STRANGEBUTTRUE- Oak trees: Why they explode in lighting strikes
Q. Folklore says lightning seeks out oak trees, and surprisingly a high percentage of trees shattered are oaks. So how does lightning pick them out from all the rest? –B. Franklin
A. Oaks aren't hit more, but their rough bark traps rainwater and keeps the lower trunk dry, especially early in a storm, says Jearl Walker in Flying Circus of Physics.
Smooth-barked trees get drenched faster, top to bottom, so the lightning descends harmlessly through the water sheath into the ground. For oaks, the current more often enters the tree, heats the sap and blows the trunk apart.
Q. What is "snarge,"and how are the good folks at the Smithsonian Institution's Feather Identification Laboratory working to make your next plane flight safer? –S. Sullenberger
A. Believe it or not, snarge is the bird goo left over from a collision with an airplane. And it's not just birds.
"We've had frogs, turtles, snakes, even a cat once struck at high altitudes," says the Smithsonian's Carla Dove. Birds like hawks and herons will occasionally drop their quarry into oncoming planes.
Recently, she sent a "snake" sample to the DNA lab and it came back as rabbit.
"How do you explain to the Federal Aviation Administration (FAA) that we had a rabbit strike at 1,000 feet?" Dove asks.
It's of intense interest to both the FAA and the U.S. military to know what kinds of birds are smacking into the nation's airplanes. At the lab, technicians identify the snarge DNA, then enter the sequence into a national database.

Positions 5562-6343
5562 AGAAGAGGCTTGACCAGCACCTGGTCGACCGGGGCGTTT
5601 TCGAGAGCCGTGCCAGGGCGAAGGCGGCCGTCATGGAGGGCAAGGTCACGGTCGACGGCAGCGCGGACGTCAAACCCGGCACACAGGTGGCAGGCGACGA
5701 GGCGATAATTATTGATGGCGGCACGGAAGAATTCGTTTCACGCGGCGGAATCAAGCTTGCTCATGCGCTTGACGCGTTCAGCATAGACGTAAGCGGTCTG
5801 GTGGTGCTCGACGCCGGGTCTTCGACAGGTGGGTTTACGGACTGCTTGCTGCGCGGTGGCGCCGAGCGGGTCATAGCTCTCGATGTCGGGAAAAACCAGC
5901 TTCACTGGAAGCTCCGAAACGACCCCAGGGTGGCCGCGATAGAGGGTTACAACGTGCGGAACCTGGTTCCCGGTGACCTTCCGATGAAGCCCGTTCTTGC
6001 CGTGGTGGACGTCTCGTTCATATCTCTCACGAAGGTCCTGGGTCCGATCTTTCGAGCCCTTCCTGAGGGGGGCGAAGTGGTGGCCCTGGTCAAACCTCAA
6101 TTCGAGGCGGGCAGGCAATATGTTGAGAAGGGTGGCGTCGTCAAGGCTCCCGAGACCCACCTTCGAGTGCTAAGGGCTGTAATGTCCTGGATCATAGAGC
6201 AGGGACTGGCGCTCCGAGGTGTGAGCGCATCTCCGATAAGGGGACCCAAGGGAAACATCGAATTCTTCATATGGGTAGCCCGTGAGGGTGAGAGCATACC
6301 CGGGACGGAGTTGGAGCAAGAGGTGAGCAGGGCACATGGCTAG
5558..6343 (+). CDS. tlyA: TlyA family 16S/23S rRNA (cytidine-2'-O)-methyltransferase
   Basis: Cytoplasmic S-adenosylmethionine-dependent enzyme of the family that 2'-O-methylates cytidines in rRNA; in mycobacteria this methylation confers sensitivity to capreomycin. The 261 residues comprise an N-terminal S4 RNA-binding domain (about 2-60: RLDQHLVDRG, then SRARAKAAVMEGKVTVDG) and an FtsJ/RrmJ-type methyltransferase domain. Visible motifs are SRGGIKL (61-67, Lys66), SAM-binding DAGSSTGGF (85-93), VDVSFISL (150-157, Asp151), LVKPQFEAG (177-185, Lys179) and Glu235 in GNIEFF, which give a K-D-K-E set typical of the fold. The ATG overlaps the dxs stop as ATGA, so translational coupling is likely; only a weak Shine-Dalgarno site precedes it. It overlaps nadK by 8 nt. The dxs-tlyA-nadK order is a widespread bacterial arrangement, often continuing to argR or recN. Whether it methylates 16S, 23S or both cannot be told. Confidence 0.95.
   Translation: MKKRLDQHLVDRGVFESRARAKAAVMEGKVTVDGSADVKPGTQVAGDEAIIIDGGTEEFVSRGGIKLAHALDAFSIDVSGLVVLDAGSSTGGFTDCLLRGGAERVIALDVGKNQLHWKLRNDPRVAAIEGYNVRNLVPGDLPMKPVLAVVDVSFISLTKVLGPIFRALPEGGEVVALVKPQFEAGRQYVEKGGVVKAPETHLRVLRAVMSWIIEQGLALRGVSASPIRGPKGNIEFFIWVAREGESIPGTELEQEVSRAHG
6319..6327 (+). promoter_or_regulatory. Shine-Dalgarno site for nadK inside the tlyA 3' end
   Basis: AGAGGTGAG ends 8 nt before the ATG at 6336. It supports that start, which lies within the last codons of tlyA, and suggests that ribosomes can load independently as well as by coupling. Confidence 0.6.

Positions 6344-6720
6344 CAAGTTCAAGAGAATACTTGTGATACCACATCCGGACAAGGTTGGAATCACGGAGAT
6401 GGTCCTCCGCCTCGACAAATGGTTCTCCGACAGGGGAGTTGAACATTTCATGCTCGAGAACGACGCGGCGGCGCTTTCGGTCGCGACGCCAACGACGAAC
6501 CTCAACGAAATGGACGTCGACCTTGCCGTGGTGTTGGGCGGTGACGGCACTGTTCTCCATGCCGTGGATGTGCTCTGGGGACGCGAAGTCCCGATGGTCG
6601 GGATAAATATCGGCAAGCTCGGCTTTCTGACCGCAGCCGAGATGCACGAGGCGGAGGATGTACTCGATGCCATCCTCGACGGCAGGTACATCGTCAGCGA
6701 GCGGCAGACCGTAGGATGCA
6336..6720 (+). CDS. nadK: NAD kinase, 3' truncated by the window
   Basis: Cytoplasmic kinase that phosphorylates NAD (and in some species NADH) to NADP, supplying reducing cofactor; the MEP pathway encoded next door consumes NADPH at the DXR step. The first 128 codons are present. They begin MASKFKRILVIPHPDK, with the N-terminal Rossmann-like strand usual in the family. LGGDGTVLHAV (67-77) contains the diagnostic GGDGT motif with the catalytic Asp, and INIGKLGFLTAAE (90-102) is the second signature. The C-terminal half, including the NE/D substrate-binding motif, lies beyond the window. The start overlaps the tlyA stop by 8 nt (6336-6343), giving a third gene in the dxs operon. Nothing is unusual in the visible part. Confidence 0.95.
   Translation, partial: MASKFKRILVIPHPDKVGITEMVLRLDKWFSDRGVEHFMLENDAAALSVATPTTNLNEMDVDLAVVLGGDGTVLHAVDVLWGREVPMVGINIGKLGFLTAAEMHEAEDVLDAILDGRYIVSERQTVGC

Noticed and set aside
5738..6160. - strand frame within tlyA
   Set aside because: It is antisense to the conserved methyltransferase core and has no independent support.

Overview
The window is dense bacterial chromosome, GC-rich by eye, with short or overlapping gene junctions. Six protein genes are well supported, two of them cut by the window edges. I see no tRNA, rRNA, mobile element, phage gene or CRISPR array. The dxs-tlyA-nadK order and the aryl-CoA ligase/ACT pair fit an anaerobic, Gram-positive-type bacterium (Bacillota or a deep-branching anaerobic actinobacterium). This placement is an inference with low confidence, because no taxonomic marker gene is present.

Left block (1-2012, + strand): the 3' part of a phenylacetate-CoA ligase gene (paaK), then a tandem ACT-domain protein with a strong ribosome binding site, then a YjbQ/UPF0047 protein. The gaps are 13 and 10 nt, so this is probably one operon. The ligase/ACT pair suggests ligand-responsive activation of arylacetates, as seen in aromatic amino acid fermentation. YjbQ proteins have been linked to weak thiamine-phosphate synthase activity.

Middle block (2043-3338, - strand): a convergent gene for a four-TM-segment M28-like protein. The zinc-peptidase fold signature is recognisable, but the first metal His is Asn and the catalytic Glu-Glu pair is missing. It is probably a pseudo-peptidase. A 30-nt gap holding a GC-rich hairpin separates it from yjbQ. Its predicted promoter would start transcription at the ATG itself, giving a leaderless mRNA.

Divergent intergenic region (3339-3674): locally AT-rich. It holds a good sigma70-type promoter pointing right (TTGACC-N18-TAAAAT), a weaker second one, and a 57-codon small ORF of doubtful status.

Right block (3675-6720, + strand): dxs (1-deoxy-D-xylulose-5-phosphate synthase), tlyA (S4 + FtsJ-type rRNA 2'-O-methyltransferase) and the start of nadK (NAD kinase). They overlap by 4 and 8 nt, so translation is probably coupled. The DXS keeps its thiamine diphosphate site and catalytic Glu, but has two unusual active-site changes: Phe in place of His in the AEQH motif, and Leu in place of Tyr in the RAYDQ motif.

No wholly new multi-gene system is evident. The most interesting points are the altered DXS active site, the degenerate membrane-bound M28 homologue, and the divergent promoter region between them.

Although most cases consist of feathers, many consist of a "paper towel swipe" of gooey bird fat, flesh bits, spores. Once the type of bird is identified, steps can be taken to avert future incidents, such as by altering flight paths and by engineering more bird-resistant planes.
As an example, jet engines must now be able to withstand the ingestion of an eight-pound waterfowl. "Of course, we're trying to improve aviation safety," says Dove, "but we're also helping to save the birds."
Q. It's hard to sell the valiant human spirit short, especially when that spirit yearns to communicate under the most difficult of circumstances, such as the spirit of French journalist Jean-Dominique Bauby, who wrote the book The Diving Bell and the Butterfly, on which the movie was based. Explained one New York critic: The lightness of the butterfly symbolizes the persistence of Bauby's spirit, the heaviness of the bell his extreme physical difficulties. What difficulties? –S. Hawking
A. Bauby himself composed and dictated his memoir recounting the massive stroke that left him in a state known as "locked-in syndrome," mentally alert but deprived of speech and of all movement except for control of his left eyelid, says William Hanson in The Edge of Medicine.
Bauby painstakingly "wrote" by blinking his eyelid to select each letter as an assistant ran through a frequency ordered alphabet and came to the correct letter.
He dictated the slim volume in the summer of 1996, averaging only a single word every two minutes. The following spring, ten days after the highly successful publication of his book, Bauby died.
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